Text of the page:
The Corporation

This blockbuster doc from a team including Mark Achbar – who gave us Chomsky's Manufacturing Consent – takes apart the modern corporation and finds therein a psychopathic condition. Quick-paced, witty and vastly engaging at the outset, The Corporation then settles into the pattern of a more conventional documentary.

There is a vast amount of material that will shock and challenge even those who thought they knew the depth of corporate malfeasance. From Bolivia (where Bechtel claimed rainwater as their property) to Nazi Germany (where IBM and Coke found ingenious ways to continue business as usual) the film ranges over numerous case studies that leave little doubt about the brutal amorality of the corporate world. There are interviews with not only the usual suspects – Michael Moore, Vandana Shiva, Noam Chomsky and Naomi Klein – but also a variety of characters from the corporate world, many of whom may now regret having been interviewed. Free-market guru Milton Friedman is there, as is the thoughtful CEO of Interface Carpet, Ray Anderson – that rarest of birds, a genuine corporate reformer.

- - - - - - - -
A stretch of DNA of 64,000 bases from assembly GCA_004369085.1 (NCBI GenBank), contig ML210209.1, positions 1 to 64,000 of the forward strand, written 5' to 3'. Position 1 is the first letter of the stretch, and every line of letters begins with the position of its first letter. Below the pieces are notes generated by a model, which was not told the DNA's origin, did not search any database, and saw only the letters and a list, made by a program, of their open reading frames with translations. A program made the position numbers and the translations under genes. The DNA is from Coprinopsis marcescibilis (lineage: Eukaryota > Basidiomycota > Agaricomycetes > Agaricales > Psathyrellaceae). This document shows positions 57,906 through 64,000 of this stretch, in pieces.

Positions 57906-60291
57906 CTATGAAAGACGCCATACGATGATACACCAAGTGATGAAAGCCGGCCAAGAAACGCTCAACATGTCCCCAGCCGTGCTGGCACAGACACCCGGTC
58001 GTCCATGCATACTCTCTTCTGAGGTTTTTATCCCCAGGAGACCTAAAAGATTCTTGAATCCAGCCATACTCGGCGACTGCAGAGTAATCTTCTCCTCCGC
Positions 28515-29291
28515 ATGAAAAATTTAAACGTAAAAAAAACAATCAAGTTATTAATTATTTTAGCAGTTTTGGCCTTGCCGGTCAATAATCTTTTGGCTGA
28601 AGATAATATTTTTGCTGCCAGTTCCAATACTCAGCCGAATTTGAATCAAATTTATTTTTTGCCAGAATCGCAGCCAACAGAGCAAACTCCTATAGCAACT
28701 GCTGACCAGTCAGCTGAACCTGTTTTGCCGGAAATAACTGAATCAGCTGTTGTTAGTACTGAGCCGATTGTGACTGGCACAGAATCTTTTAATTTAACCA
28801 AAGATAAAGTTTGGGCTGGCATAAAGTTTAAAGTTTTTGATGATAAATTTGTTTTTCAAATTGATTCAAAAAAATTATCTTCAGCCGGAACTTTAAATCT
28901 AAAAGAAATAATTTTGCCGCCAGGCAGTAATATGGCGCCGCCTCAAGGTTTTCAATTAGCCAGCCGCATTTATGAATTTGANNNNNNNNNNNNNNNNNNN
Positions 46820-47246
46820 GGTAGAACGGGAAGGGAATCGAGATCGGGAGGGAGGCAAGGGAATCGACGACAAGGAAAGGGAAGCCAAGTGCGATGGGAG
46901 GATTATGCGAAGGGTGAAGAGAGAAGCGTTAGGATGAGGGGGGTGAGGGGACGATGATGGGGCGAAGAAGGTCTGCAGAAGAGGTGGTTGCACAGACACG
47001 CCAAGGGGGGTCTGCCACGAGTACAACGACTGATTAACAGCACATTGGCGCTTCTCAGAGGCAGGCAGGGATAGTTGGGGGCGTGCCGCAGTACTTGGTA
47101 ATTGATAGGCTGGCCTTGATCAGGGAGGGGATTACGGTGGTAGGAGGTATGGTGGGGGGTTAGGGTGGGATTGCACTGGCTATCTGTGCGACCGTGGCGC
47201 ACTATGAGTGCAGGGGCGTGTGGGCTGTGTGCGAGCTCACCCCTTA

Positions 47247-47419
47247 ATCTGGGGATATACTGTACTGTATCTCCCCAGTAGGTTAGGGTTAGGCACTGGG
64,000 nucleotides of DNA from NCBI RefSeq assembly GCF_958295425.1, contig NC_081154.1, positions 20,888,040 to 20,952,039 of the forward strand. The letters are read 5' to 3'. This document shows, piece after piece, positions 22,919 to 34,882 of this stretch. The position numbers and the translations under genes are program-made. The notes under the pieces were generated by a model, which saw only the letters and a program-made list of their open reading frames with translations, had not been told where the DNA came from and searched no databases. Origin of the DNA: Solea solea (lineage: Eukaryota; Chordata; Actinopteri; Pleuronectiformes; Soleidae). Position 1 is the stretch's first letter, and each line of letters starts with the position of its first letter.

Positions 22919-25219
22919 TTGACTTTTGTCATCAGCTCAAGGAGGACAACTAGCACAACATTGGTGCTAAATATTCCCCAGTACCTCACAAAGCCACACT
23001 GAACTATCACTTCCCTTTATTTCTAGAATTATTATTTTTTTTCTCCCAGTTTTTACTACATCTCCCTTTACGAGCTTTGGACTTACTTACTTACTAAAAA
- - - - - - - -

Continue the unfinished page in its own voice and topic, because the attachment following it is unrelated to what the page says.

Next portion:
At two-and-a-half hours long The Corporation could have stood a tighter edit. But corporate wrongdoing provides such a rich vein that it must have proved too difficult to leave much on the cuttingroom floor.

That aside, The Corporation is an excellent documentary which doesn't get stuck in the might of corporate power but shows many voices and actions of resistance. Drag an apathetic or apolitical friend to see it with you – they may never be the same again!

New Internationalist issue 369 magazine cover This article is from the July 2004 issue of New Internationalist.
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